What to watch for in a Framework

Frameworks are created to make our lives simpler. They try to hide most of the complexity from an environment using layers of library code. In that way, users don’t need to worry about managing the lower level features of the environment. They should, instead, concentrate on the higher level functions (business logic) of their code.

With the increasing number of technologies that we have around us, there has also been an increase in the number of Frameworks — all of them trying to compete for attention.

In many cases, frameworks do a good job of hiding low level information from programmers. However, they also have a few problems of their own.

For example, when using a framework we are hiding some complexity, but also creating some additional levels of complexity that can become a major issue.

For example, consider web frameworks. There are hundreds to chose from (literally), but most of them are equivalent. They solve the issue of letting programmers create a web site quickly, by taking care of basic mechanisms, such as serving web content and accessing a relational database.

However, web frameworks also create its own particular language, that needs to be understood by developers before anything gets done. Also, although they make it easy to create simple websites, things may get complicated when less common features are required from the web site.

In the end, power users need to spends lots of time learning the ins and outs of a web framework. A high level of proficiency is necessary to achieve more complicated results.

In some extreme cases, the framework may get in the way between you and the intended result. This is where things stop being fun and become a nightmare.

To avoid such problems, there is a number of things that I consider before using a Framework:

Documentation: if you have to mess up with a framework, it needs at least to be well document. There is nothing more frustrating than trying to get something done and having no clue of how it can be achieved.

Reading the source code may sometimes be a solution, but it only works if you know what the source code is supposed to be doing. If you don’t know this, having the source code is not of great help.

Ability to reach for the lower level: what happens when you want something that has not been implemented in the framework? A possible solution is to reach for the lower level if that is necessary. Don’t use a framework that makes this very difficult. Sooner or later you will need additional functionality.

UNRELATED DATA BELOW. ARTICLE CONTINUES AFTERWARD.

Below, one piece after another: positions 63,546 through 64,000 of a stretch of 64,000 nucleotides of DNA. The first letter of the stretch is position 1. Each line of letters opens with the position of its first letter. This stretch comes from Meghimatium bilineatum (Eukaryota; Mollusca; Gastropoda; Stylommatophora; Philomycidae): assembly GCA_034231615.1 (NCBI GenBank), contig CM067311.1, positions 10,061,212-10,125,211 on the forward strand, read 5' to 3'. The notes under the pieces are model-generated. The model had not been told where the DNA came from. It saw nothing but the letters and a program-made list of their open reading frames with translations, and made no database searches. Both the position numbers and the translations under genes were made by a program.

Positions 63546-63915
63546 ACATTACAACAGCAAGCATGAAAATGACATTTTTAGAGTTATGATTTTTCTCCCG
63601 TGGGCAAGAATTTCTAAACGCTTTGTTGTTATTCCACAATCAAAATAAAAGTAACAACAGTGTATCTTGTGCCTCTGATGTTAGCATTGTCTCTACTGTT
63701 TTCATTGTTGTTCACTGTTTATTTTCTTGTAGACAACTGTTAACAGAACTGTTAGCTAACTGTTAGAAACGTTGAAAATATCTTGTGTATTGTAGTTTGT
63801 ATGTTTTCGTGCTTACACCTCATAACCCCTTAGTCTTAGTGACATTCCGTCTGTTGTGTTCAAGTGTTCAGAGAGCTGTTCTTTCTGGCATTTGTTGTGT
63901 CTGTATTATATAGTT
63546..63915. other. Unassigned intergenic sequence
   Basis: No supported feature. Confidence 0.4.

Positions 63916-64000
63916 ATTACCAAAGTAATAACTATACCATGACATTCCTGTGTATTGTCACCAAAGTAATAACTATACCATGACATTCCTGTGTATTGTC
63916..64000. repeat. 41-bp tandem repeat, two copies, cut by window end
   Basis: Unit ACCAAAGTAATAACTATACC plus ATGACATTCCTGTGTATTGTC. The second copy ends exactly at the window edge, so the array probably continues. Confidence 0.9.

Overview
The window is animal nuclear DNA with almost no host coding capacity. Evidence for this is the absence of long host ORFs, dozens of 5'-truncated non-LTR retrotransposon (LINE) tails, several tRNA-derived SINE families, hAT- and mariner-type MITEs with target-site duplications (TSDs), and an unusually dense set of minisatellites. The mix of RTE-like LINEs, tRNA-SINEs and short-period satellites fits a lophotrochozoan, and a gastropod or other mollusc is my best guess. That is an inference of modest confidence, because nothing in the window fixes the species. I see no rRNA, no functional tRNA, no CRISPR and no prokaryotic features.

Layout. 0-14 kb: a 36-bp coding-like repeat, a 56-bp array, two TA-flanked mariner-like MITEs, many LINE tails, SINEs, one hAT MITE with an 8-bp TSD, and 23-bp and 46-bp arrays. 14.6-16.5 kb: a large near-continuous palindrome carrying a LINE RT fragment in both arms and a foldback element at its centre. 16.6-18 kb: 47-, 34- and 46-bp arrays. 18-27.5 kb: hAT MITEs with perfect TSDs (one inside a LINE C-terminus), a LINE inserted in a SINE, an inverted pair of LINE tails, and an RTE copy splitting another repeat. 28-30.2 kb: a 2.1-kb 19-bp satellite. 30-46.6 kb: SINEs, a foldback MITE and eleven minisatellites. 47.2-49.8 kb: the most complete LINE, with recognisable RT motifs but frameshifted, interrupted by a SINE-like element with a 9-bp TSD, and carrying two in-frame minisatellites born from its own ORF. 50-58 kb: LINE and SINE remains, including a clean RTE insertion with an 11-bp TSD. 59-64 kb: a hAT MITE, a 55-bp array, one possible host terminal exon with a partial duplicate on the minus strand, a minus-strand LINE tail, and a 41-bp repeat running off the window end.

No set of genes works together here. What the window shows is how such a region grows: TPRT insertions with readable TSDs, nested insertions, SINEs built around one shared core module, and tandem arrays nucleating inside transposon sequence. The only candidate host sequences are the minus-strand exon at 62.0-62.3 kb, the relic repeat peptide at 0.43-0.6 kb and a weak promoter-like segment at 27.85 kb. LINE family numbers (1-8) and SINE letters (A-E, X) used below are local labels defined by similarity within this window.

Extensibility: even though a framework may strive for completeness, there is always some feature that has not been suitably covered by its creators. In that situation, is it easier to extend what has been provided, or you have to start from scratch?

Availability: how many people are using this framework? A lot of users probably means that you will have a better time getting support. It will also be easier to find someone else to share experiences, or even use your expertise in somebody else’s projects.

Answering these questions may turn your decision to use a framework much easier. After all, if you do anything, don’t start using a framework just because it looks cool or it is easy to achieve some specific effect — the decision of what framework to use must be better informed, because it can deeply impact the future of your project.

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About the Author

Carlos Oliveira holds a PhD in Systems Engineering and Optimization from University of Florida. He works as a software engineer, with more than 10 years of experience in developing high performance, commercial and scientific applications in C++, Java, and Objective-C. His most Recent Book is Practical C++ Financial Programming.

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